Another key difference between the two outbreaks is the population most at risk. The Spanish flu was unusual in that, unlike regular flu, the majority of its victims were younger people – a group that typically has stronger immunity against the flu. In contrast, people with weakened immune systems, such as the elderly and those with underlying conditions, are more likely to die from COVID-19.

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These pandemics differ in the rate at which they kill those infected. The Spanish flu virus killed faster, compared to the current coronavirus. MedicineNet, citing National Geographic, reported that many infected people who woke up ill with the flu, died while going to their workplaces.

The existing body of knowledge is another thing that sets these major epidemics apart from one another. At the time of the Spanish flu, little was known about viruses. The pathogens were too small to be seen and so could not be isolated. It was some years later that the electron microscope made its appearance. By contrast, it took scientists only days to decrypt the DNA of the COVID-19 virus, thanks to advanced knowledge and technology.

Current Coronavirus Situation

The COVID-19 outbreak started out mostly as a problem in China. Things have since changed. It is now a bigger problem for some other countries.

As of writing, the novel coronavirus is now in 196 countries, areas, and territories, according to the World Health Organization. There are about 375,500 cases globally. More than 16,360 people have died as a result of the infection. These data were last updated at 22:53 hours (UTC + 1) on March 24.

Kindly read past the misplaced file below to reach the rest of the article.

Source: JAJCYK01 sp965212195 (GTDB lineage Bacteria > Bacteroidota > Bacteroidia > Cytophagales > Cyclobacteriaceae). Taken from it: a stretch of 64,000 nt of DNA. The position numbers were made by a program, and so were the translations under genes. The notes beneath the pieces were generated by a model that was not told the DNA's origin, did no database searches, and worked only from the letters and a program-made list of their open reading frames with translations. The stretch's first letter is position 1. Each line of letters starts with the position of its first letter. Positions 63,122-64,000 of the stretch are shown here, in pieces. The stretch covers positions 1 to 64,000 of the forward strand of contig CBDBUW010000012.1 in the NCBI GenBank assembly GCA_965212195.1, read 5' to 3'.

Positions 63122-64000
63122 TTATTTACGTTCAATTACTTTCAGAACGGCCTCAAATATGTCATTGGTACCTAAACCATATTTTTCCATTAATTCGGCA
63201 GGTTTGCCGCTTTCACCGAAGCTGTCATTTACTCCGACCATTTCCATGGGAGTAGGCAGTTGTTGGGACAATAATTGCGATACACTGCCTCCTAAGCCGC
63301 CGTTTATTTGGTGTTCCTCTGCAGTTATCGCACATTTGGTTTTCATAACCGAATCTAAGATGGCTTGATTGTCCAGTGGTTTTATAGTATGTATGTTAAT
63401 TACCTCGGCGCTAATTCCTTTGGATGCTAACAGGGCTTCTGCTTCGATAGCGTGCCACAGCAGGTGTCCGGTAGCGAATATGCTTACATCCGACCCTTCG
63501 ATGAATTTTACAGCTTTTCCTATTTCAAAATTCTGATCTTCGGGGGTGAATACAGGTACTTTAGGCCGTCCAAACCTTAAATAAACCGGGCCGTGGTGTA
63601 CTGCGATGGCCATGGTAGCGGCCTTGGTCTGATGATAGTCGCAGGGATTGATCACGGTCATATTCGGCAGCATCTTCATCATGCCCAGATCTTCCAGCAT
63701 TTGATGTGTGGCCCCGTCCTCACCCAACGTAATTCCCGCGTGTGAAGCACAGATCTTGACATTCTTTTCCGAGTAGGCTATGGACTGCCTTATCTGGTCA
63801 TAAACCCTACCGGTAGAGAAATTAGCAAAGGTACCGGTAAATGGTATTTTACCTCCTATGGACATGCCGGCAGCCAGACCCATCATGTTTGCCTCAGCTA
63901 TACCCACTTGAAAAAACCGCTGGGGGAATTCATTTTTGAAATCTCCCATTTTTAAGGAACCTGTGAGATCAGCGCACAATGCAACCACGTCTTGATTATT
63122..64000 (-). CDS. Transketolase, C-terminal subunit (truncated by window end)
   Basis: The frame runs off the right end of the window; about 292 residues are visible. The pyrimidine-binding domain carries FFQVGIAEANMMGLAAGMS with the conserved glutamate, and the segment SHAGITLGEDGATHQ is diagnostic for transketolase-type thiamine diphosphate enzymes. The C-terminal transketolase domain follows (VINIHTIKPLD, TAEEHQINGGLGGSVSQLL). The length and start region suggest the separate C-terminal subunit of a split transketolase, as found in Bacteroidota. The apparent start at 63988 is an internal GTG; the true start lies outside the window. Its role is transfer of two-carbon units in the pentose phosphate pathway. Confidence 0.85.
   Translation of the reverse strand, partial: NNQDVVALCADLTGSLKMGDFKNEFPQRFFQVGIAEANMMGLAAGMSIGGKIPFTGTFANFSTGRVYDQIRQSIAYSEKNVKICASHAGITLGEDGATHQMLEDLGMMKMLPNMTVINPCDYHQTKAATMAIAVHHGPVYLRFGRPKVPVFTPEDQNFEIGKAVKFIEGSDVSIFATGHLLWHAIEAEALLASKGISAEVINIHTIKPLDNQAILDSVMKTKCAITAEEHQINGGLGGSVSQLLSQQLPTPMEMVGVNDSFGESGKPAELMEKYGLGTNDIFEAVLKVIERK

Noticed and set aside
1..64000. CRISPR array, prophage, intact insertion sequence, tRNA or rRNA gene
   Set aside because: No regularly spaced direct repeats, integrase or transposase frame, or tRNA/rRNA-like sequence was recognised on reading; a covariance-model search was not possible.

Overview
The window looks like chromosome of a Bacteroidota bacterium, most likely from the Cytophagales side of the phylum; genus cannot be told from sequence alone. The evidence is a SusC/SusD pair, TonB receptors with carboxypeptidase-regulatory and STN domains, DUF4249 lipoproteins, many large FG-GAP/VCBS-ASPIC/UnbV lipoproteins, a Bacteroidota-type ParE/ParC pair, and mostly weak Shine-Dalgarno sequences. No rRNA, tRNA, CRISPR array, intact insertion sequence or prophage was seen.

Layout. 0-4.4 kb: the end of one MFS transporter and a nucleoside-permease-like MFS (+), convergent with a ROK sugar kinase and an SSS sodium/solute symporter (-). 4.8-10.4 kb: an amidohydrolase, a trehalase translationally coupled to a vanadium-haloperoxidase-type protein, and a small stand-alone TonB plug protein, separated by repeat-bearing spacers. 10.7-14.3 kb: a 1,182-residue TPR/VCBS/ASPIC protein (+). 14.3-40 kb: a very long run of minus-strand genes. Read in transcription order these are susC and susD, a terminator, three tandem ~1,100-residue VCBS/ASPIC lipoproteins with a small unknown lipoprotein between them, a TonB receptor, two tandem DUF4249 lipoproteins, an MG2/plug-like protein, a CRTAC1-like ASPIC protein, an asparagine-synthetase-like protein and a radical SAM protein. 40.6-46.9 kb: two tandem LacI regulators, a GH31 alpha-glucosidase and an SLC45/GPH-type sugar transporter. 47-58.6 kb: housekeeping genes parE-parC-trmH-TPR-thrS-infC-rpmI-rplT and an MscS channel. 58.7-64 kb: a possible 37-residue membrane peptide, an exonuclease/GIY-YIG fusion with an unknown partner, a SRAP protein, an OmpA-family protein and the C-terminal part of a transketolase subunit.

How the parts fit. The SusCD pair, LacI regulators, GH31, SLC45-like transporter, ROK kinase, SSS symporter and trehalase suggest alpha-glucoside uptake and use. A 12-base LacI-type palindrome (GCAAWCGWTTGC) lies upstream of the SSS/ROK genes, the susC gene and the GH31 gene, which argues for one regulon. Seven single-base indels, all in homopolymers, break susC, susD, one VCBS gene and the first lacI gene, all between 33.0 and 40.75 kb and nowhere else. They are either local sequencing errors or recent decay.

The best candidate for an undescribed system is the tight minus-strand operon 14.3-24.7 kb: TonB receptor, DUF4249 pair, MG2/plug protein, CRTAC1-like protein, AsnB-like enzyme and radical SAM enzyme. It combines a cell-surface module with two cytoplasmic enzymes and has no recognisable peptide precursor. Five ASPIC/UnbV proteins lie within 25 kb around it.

Worldometer puts the number of total cases at more than 428,200, as of writing. Total deaths topped 19,100. The website says total infections and deaths in the U.S. are about 55,000 and 800 respectively. Italy has the highest number of deaths so far from the pandemic at more than 6,800.

New cases are reducing in China while there are already fears that th might become the new epicenter for the virus at some point.

Conclusion

The Spanish flu arguably contributed immensely to modern public health systems, particularly in Western countries. It also informed some of the measures that are currently being used to try and curb the COVID-19 outbreak. For instance, the deadly pandemic informed decisions such as restricting people’s movements and quarantining people who are infected.

Experts say almost all cases of influenza A in humans over the years have a link to the virus responsible for the Spanish flu. Its descendants are still in pigs, according to Dr. Taubenberger.

The COVID-19 virus is a new one – hence, the name “novel coronavirus.” Many things are still unknown about it, which is why scientists have no clear idea of when a vaccine or cure will become available.

Coronavirus Q & A: Ask Dr Chebani Any Question About COVID-19

References

How does the coronavirus compare to the Spanish flu? (https://www.france24.com/en/20200320-how-does-the-coronavirus-compare-to-the-spanish-flu)

What 1918 Spanish Flu Death Toll Tells Us About COVID-19 Coronavirus Pandemic – MedicineNet Health News (https://www.medicinenet.com/script/main/art.asp?articlekey=228841)

Coronavirus: What can we learn from the Spanish flu? – BBC Future

(https://www.bbc.com/future/article/20200302-coronavirus-what-can-we-learn-from-the-spanish-flu)

Coronavirus disease 2019 – World Health Organization (https://www.who.int/emergencies/diseases/novel-coronavirus-2019)

Coronavirus Update (Live): 428,217 Cases and 19,101 Deaths from COVID-19 Virus Outbreak – Worldometer (https://www.worldometers.info/coronavirus/)